Most women with fibroids have no symptoms and do not need treatment. Your doctor may recommend "watchful waiting." This is done to monitor the size and growth of the fibroids at regular intervals using ultrasound.
Over-the-counter pain pills ease mild symptoms. Prescription pain relievers may be needed. Nonsteroidal anti-inflammatory drugs reduce inflammation and help relieve cramping.
Hormone medications, which decrease estrogen levels, are an option if you are not trying to become pregnant. Synthetic hormones create an artificial menopause. The drugs shrink fibroids. The drugs also lessen the pain by decreasing the supply of estrogen to the uterus. However, fibroids can return once you stop taking the drugs. These drugs are often used to reduce fibroid size prior to surgery.
Surgery is considered if:
- The uterus becomes extremely large.
- The fibroids are interfering with fertility.
- Symptoms are severe.
Surgical procedures include:
Myomectomy is the removal of the fibroids only and leaving the uterus intact. This can be done by:
- Open surgery that involves a single large abdominal incision
- Laparoscopy —using a lighted fiberoptic tube and requiring only a few small incisions
- Hysteroscopy—which involves the insertion of a hysteroscope through the cervix into the uterine cavity
Because it preserves the uterus, myomectomy is commonly performed on younger women who may want to have children. However, conceiving may still be hard. The surgery is less successful if there are many fibroids, because some may grow back.
Uterine Fibroid Ablation
An alternative to surgical removal, uterine fibroid ablation (also called myolysis) uses heat to disrupt the blood supply to the fibroid. This causes the fibroid to shrink.
Total hysterectomy is the removal of the entire uterus. This may be done through a vaginal or abdominal incision. Hysterectomy is the definitive treatment for fibroids. But you will be unable to have children if you have this surgery.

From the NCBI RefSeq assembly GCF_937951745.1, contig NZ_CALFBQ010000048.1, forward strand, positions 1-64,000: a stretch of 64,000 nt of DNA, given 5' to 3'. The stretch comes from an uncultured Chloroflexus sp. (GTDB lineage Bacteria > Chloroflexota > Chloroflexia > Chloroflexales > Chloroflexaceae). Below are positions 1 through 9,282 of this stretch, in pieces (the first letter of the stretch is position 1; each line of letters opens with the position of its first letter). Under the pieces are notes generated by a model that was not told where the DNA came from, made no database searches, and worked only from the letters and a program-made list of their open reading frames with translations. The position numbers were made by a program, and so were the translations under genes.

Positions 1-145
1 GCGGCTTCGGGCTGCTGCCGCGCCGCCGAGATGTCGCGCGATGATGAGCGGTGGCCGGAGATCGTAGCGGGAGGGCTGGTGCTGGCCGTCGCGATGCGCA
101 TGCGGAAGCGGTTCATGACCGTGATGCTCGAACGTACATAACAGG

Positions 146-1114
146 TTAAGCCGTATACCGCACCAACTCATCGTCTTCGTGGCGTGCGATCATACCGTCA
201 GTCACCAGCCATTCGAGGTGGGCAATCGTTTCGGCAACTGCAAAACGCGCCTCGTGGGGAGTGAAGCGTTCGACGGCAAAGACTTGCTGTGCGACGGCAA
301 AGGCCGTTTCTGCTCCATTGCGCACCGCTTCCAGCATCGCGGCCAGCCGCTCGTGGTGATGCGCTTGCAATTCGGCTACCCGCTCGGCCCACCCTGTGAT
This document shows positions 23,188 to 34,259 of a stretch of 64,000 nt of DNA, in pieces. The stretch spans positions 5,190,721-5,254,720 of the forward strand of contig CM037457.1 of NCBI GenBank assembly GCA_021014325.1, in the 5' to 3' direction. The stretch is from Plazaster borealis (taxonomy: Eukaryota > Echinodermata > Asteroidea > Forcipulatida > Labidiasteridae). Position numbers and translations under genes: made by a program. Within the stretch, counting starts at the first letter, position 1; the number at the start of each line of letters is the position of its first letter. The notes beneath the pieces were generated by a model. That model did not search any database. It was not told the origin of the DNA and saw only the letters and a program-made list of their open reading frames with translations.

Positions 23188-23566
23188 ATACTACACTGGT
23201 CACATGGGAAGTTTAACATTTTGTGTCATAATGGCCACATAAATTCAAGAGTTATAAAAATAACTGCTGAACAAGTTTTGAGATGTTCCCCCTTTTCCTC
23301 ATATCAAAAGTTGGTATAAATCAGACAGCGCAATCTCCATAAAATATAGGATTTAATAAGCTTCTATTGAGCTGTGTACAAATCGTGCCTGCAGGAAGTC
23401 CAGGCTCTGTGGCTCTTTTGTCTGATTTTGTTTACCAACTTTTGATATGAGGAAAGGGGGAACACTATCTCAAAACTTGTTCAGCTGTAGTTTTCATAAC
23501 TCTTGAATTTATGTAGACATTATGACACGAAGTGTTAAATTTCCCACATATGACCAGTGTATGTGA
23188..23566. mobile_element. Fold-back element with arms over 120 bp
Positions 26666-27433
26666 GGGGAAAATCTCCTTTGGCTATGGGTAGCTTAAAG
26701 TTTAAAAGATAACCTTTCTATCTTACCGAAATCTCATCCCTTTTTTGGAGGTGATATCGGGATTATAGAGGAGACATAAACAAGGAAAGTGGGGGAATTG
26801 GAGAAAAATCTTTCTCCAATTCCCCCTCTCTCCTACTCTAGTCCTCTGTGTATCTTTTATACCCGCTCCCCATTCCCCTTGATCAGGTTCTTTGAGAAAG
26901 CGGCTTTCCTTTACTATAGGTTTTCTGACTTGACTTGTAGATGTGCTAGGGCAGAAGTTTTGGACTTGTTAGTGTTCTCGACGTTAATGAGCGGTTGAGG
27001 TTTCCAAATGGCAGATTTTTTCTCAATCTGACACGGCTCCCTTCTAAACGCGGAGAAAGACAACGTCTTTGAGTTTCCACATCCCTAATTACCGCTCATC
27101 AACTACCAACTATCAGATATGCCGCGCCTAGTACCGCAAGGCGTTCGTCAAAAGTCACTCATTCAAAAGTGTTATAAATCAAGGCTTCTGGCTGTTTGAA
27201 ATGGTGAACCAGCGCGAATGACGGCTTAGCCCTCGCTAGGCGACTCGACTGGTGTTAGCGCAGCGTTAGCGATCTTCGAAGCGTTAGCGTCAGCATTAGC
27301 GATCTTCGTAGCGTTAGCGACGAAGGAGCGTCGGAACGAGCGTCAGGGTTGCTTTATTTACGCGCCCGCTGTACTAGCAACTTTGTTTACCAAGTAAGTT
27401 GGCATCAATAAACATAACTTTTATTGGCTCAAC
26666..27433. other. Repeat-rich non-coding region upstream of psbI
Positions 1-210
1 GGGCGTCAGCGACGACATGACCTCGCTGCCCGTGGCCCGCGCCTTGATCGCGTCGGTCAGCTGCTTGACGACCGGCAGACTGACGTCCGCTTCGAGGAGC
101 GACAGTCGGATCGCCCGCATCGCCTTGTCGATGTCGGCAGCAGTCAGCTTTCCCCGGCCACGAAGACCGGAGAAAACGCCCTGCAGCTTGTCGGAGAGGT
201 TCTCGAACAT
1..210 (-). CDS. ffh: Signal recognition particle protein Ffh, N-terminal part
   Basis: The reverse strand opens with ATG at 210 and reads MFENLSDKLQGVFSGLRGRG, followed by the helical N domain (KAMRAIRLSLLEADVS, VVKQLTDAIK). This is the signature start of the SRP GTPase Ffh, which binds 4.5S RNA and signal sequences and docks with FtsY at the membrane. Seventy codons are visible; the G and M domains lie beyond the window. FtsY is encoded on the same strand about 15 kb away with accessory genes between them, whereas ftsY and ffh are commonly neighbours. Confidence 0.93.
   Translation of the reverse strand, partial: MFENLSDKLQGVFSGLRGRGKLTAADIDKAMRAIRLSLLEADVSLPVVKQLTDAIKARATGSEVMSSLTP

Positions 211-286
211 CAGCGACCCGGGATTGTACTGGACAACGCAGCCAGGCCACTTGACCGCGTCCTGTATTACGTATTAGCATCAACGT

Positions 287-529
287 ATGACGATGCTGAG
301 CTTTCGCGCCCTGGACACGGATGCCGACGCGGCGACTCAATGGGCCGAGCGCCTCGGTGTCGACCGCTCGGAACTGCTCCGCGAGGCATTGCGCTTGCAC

Uterine Fibroid Embolization
Fibroids need a good supply of blood to grow. Without blood, the tumors shrink. Doctors can perform a uterine fibroid embolization (also called uterine artery embolization) to stop the blood flow. The doctor makes small cuts in your groin. She threads a catheter into your arteries that supply your uterus with blood. Tiny particles of plastic or gelatin are passed through the catheter. The particles make their way to the fibroids and block blood from reaching the tumors.
Focused Ultrasound Therapy
Focused ultrasound therapy is a noninvasive treatment using an MRI. This procedure may not be ideal for patients who are very overweight, have very large fibroids, or have extensive scars from prior abdominal surgeries.
If you are diagnosed with uterine fibroids, follow your doctor's instructions .
Please be aware that this information is provided to supplement the care provided by your physician. It is neither intended nor implied to be a substitute for professional medical advice. CALL YOUR HEALTHCARE PROVIDER IMMEDIATELY IF YOU THINK YOU MAY HAVE A MEDICAL EMERGENCY. Always seek the advice of your physician or other qualified health provider prior to starting any new treatment or with any questions you may have regarding a medical condition. Copyright © 2019 EBSCO Publishing All rights reserved.